Key changes to a centuries old principle of Scots law which prevents a person being tried twice for the same offence come into force today. The changes mean that suspects previously acquitted of crimes can now be retried.
The double jeopardy principle dates back more than 800 years, but questions have been raised in recent years about whether it needed to be modernised for the 21st Century.
Justice secretary Kenny MacAskill asked for a review of the double jeopardy principle in 2007 following the judge at the “World’s End” murders trial upholding a defence motion of ‘insufficient evidence’ – clearing convicted murderer Angus Sinclair of killing Helen Scott and Christine Eadie.
Following a consultation with Scotland’s legal profession, the public, victims and their families last year, formal steps were taken by Ministers to make the legislative changes required and a Bill was passed unanimously by the Scottish Parliament earlier this year.
The rule will not be removed – double jeopardy is a fundamental principle of Scots law which provides essential protection against the state repeatedly pursuing an individual for the same act. However, from today, exceptions will now apply.
The key elements of the Double Jeopardy(Scotland) Act are:
- Restating and clarifying the ancient law on double jeopardy, removing the anomalies and uncertainties identified by the Scottish Law Commission in its 2009 Report on double jeopardy
- Allowing a second trial in very serious cases where, after an acquittal, compelling new evidence emerges to substantially strengthen the case against the accused
- Allowing a second trial where the original trial was ‘tainted’, e.g. by intimidation
- Allowing a second trial where, after an acquittal, evidence becomes available that the acquitted person has admitted committing the offence
- To permit the prosecution of a person on a more serious charge where the victim has died after the original trial
- Any changes to the double jeopardy law will be retrospective and apply to old cases
Helen Scott’s father, Morain Scott, 81, responding to the change in law said: “I would like to see justice for the girls, for my daughter and for Christine. My hopes have been up so often before that I just try and keep a level head about this.”
Mr Scott added: “A lot of people talk about closure but you never get closure. It was so long ago – you think about would she have been married, would she have had children. That has gone completely now.”
According to the Crown Office, Solicitor General for Scotland Lesley Thomson will decide which cases could be retried. Although no specific cases have yet been confirmed, among those likely to be tried again will include the “World’s End” case.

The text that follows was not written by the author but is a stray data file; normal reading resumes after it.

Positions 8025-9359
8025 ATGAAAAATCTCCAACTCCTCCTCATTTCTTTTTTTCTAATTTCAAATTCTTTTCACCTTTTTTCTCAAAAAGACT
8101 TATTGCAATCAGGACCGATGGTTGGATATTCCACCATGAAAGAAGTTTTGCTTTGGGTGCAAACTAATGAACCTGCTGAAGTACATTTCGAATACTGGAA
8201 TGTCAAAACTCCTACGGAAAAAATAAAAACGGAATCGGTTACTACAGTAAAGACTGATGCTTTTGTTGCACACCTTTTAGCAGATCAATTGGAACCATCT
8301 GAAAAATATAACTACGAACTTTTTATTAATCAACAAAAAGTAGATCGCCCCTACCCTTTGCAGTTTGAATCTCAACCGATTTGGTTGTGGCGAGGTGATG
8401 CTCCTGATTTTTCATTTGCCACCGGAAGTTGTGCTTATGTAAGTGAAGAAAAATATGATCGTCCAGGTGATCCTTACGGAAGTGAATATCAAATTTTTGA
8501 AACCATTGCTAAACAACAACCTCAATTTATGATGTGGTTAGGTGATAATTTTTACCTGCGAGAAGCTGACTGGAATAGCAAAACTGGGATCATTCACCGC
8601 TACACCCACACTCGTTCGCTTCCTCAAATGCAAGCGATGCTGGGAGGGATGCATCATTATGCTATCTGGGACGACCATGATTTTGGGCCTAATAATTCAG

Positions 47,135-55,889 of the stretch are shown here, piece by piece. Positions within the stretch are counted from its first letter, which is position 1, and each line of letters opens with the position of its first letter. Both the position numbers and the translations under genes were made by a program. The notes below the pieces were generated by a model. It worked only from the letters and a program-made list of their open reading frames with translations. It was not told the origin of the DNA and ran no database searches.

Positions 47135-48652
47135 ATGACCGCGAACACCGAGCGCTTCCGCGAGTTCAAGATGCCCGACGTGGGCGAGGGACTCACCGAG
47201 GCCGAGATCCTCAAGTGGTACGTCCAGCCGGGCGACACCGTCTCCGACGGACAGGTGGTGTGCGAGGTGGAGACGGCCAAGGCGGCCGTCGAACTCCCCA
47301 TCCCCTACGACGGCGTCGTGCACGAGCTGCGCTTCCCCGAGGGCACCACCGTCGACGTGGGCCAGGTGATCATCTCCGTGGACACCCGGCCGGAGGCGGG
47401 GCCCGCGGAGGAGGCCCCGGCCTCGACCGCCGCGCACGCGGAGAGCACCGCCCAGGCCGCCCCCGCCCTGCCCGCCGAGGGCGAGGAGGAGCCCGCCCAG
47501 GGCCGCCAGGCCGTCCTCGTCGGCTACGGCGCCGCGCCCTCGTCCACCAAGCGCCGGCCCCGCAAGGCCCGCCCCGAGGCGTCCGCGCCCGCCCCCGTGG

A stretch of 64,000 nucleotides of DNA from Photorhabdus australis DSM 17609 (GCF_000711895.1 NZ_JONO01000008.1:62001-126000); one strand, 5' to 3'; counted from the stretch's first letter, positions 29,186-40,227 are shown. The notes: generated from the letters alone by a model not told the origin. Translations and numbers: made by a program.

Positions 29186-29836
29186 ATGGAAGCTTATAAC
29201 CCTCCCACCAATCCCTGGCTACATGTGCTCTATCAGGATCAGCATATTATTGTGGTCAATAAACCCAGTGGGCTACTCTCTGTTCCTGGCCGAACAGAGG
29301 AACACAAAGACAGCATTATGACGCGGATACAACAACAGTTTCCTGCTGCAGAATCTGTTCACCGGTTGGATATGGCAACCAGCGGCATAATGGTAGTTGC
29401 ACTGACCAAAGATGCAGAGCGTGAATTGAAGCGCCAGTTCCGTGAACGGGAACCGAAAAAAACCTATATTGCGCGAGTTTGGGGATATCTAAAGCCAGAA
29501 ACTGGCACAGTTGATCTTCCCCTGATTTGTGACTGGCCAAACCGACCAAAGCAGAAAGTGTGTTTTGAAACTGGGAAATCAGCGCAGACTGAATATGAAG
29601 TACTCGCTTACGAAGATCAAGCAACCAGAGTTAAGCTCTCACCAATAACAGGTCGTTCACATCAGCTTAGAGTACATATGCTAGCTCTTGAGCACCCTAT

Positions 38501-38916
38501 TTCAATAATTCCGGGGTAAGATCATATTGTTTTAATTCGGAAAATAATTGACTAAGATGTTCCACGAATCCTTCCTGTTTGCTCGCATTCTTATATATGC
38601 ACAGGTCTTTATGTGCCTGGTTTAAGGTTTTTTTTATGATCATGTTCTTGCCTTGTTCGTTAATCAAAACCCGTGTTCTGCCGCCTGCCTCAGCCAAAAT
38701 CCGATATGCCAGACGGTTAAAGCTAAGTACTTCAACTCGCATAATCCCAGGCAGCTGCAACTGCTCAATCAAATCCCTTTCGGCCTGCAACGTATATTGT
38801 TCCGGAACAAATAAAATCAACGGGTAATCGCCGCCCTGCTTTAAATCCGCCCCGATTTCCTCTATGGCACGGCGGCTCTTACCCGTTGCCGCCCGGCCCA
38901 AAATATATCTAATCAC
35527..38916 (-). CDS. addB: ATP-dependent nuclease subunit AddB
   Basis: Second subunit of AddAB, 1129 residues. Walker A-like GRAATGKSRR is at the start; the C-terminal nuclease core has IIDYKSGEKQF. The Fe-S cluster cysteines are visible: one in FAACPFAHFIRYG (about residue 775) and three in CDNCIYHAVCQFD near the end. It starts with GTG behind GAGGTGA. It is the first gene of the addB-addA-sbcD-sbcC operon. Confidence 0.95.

Another case which could be under consideration for retrial is the 1992 murder of Amanda Duffy. Suspect Francis Auld was charged with Amanda Duffy’s murder but controversially walked free after the jury returned a not-proven verdict.
A Crown Office spokeswoman said: “It is too early to say which cases would be considered, nor would we speculate on how any particular cases will be dealt with under the change to the law of double jeopardy in Scotland.”
The new law change could also see a retrial ordered where the original trial was considered to have been tainted, or a suspect has since admitted the offence.
Mr MacAskill said:
“The principle of double jeopardy dates back over 800 years, but we now live in a very different world. The law needed to be modernised to ensure that it is fit for the 21st century and I am delighted this day has come.
“This is a victory for common sense. In this day and age, people shouldn’t be able to walk free from court and subsequently boast with impunity about their guilt. If new evidence emerges which shows the original ruling was fundamentally flawed, it should be possible to have a second trial. And trials which are tainted by threats or corruption should be re-run.
“Prosecutors should not have their hands tied, and these legislative changes will ensure that in such cases there will be no escape from justice.
“We have acted swiftly in the interests of Scottish justice, victims and their families and this is a historic day for Scots law.”